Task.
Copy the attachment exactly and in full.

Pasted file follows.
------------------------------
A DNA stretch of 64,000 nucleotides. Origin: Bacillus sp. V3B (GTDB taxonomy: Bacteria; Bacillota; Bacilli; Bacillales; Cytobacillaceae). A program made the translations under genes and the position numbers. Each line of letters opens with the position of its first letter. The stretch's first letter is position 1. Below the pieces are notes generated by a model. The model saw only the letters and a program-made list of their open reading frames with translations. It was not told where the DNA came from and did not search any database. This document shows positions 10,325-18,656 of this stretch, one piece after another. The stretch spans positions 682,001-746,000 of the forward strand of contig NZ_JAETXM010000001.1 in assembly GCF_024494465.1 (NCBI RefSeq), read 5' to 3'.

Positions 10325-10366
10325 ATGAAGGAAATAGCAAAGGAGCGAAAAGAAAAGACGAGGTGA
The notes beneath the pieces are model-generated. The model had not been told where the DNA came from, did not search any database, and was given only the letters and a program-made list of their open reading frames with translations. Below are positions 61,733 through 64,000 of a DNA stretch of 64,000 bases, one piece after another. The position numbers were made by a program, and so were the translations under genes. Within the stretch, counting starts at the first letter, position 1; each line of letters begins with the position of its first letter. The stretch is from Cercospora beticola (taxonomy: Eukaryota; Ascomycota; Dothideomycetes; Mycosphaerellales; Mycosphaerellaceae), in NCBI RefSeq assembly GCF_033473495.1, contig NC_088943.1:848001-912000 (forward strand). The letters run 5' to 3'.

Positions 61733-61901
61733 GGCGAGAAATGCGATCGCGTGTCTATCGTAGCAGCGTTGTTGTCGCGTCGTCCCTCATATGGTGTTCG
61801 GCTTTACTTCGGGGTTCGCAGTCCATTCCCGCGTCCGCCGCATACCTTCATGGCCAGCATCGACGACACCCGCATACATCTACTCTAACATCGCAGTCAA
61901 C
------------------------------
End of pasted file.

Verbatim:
A DNA stretch of 64,000 nucleotides. Origin: Bacillus sp. V3B (GTDB taxonomy: Bacteria; Bacillota; Bacilli; Bacillales; Cytobacillaceae). A program made the translations under genes and the position numbers. Each line of letters opens with the position of its first letter. The stretch's first letter is position 1. Below the pieces are notes generated by a model. The model saw only the letters and a program-made list of their open reading frames with translations. It was not told where the DNA came from and did not search any database. This document shows positions 10,325-18,656 of this stretch, one piece after another. The stretch spans positions 682,001-746,000 of the forward strand of contig NZ_JAETXM010000001.1 in assembly GCF_024494465.1 (NCBI RefSeq), read 5' to 3'.

Positions 10325-10366
10325 ATGAAGGAAATAGCAAAGGAGCGAAAAGAAAAGACGAGGTGA
The notes beneath the pieces are model-generated. The model had not been told where the DNA came from, did not search any database, and was given only the letters and a program-made list of their open reading frames with translations. Below are positions 61,733 through 64,000 of a DNA stretch of 64,000 bases, one piece after another. The position numbers were made by a program, and so were the translations under genes. Within the stretch, counting starts at the first letter, position 1; each line of letters begins with the position of its first letter. The stretch is from Cercospora beticola (taxonomy: Eukaryota; Ascomycota; Dothideomycetes; Mycosphaerellales; Mycosphaerellaceae), in NCBI RefSeq assembly GCF_033473495.1, contig NC_088943.1:848001-912000 (forward strand). The letters run 5' to 3'.

Positions 61733-61901
61733 GGCGAGAAATGCGATCGCGTGTCTATCGTAGCAGCGTTGTTGTCGCGTCGTCCCTCATATGGTGTTCG
61801 GCTTTACTTCGGGGTTCGCAGTCCATTCCCGCGTCCGCCGCATACCTTCATGGCCAGCATCGACGACACCCGCATACATCTACTCTAACATCGCAGTCAA
61901 C